Sunday, April 08, 2007

Thanks For Lunch

The unusually large expanse of porcelain inherent in the design of an indoor swimming pool obscures ordinary sounds, but when a fist fight breaks out the scuffling rings with Wagnerian intensity, so I was not the first to run over to assert civility. Just as I grabbed one guy from behind though his assailant went for a roundhouse and landed it square on my jaw. Turning back I realized the errant swinger was my brother whom I hadn’t seen for upward of ten years. That we both found our way to a semi-private club’s Olympic swimming pool in the outskirts of the Hamptons is an entirely different matter.

Whilst the punch’s bruise darkened he and I decided to have lunch and catch up, as we had many mutual friends in days gone by. We were both reminded of long forgotten triumphs and tales, and of course the delights of this place’s roast beef sandwiches with their vigorous horseradish sauce.

The story of another lunch involving a Vodka family reunion of sorts came to mind, and I’d like to take this opportunity to share that with you.

My brother Roderick was attending Julliard at the time, and had already become quite bored with the sampling of notes and bars he had come across. My mother, who by then was living in Purchase, had decided to lunch with my brother in an attempt no doubt to cheer him up. As usual my brother astounded all involved, this time by suggesting that they meet at the then newly renovated Plaza Hotel.

They spoke and ate, and by the time my brother leaned back in his chair to digest neither truffle nor trite had been spared, and several bottles of botyrized wine lay in carnage. Smiling, my brother received the check and continued the conversation which I understand never ran toward the subject of expense.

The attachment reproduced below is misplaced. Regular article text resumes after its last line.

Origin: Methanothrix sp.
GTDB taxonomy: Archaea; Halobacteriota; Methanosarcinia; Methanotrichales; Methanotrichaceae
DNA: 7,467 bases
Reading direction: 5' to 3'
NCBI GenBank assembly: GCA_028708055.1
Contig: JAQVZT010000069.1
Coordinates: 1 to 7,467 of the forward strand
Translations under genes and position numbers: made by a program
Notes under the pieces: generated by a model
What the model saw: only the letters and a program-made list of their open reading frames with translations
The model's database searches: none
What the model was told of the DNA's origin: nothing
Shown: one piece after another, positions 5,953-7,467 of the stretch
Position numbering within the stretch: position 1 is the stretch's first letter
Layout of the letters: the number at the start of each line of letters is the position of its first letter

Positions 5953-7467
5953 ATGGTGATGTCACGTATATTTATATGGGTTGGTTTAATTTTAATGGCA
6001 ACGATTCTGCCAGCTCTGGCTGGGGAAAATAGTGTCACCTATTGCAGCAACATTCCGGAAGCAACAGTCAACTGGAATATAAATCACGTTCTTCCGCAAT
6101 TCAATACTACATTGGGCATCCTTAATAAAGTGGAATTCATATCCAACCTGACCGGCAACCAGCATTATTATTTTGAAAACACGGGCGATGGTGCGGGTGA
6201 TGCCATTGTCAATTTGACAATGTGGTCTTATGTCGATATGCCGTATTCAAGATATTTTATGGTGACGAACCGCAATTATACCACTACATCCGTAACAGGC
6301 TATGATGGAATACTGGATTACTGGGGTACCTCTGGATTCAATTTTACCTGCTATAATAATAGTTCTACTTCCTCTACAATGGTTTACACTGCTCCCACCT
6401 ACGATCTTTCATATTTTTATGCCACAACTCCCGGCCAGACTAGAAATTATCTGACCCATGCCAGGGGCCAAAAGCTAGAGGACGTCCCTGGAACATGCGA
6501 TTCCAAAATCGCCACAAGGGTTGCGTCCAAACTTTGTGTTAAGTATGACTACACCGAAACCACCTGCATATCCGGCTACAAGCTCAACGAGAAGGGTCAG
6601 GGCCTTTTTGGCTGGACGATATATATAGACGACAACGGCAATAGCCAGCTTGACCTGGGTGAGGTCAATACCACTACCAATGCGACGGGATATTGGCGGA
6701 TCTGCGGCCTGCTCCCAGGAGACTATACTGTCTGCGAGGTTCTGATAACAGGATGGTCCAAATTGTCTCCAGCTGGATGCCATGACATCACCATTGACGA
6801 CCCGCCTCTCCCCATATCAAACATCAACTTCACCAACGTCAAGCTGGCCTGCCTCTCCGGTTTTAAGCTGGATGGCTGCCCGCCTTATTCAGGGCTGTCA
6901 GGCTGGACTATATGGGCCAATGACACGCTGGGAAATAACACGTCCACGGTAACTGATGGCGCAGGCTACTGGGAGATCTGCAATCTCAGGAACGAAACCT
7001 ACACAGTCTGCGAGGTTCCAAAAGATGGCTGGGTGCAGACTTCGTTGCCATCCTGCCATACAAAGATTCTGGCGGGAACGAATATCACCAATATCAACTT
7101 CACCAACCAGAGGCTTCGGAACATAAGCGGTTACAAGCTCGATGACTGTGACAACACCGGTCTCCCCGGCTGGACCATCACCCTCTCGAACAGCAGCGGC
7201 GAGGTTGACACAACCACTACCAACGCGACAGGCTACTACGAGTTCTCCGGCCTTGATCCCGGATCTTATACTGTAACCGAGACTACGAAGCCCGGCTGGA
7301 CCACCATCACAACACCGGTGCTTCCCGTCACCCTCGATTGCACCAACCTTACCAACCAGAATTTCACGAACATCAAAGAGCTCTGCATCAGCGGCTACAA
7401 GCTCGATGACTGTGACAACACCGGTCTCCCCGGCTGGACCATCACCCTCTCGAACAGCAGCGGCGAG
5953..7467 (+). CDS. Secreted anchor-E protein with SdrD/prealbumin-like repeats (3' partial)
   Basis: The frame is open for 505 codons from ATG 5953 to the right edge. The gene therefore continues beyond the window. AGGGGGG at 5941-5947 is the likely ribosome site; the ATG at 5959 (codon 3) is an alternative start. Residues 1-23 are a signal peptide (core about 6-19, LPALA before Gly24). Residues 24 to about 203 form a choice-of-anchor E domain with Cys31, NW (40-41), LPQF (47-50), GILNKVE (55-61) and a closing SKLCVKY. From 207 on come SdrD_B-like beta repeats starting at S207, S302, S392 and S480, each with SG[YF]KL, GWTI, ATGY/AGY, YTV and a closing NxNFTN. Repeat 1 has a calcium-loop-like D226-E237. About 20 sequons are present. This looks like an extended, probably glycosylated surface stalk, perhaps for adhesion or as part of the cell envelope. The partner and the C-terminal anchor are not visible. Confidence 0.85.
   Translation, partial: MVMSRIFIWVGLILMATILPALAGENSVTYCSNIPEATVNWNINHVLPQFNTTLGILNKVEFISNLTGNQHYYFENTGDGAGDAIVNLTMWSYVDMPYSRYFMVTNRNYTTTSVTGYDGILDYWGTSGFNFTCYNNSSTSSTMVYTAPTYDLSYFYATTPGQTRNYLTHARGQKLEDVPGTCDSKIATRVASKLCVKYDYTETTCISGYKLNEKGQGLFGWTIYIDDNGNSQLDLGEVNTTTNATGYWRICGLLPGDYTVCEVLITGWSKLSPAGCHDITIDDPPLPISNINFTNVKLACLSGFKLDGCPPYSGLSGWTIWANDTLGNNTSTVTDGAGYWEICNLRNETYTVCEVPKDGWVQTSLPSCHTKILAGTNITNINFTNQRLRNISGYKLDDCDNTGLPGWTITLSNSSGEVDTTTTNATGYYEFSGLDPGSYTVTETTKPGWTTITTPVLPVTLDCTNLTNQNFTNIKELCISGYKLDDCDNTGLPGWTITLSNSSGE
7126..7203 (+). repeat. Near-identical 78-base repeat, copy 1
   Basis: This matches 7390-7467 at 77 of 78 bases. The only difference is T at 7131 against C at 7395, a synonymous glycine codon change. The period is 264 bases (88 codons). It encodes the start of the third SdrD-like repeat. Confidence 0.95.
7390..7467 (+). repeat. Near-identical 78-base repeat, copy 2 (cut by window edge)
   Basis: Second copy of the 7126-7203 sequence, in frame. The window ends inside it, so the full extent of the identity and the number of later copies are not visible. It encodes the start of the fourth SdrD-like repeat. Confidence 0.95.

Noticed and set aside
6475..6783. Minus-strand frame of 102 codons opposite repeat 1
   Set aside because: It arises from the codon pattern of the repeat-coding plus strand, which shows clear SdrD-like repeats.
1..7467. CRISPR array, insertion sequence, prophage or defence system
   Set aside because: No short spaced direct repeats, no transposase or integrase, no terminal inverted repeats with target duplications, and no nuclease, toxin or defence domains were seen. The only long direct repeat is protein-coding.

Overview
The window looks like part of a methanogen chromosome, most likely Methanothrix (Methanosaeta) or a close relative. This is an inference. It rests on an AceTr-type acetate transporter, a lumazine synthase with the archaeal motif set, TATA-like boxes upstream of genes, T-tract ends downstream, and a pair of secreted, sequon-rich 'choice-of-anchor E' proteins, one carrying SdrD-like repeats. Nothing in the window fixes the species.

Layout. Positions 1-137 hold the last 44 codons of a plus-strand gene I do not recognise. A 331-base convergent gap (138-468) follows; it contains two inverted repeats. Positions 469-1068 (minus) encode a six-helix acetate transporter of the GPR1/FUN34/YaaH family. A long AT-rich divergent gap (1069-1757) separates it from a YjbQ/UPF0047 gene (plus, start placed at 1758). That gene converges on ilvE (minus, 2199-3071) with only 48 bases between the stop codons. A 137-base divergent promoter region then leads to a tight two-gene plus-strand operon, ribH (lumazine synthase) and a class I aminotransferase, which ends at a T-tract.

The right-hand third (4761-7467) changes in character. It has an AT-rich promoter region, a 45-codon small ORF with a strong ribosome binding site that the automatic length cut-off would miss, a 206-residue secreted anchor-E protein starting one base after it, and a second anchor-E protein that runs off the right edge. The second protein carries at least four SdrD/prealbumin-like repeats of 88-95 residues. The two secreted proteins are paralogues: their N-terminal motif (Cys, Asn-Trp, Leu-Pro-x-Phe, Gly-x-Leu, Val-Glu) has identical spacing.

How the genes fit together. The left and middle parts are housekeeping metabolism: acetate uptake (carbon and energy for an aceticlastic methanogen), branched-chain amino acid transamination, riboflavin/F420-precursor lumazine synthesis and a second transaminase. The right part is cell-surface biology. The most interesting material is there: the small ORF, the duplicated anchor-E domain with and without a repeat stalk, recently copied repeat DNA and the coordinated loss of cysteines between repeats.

After an appropriate amount of time had lapsed Roderick excused himself to see to a matter at the front desk. There, a studious young lady in an impeccably pressed uniform inquired as to how she could help, whereupon he asked for a sheet of hotel stationary. While discretely writing the three words on such he requested that it be placed in the box of a Mr. Southington. Noting my brothers own well-heeled appearance the clerk assumed Roderick had meant Mr. Wellington and said so, placing the note in the box meant for room 617. My brother, of course, took the opportunity to note the number.

Returning to the table he thanked my mother for her indulgence, forged Mr. Wellington’s signature and room number on the check, and draped my mother’s stoal over her shoulders. On the way out my mother, who apparently had just sacrificed her annual pilgrimage to Bermuda in order to cover tuition, made it known that she had glanced at the twelve-hundred dollar check and her look betrayed something less than glee.

It seems that my brother chose to wait until the pair was five or six steps outside the hotel before disclosing his subterfuge, and it was then that they took to fleeing through the streets of Manhattan like turn of the century pickle thieves starving in a market.

Laughing at both incidents a sharp pain hit where the blow had landed as Roderick picked up the tab. And while he winked at my faux protestation I remembered that he had become a high-profile contractor to the DOD, and let’s just say the founder of “Wellington Aerospace”.

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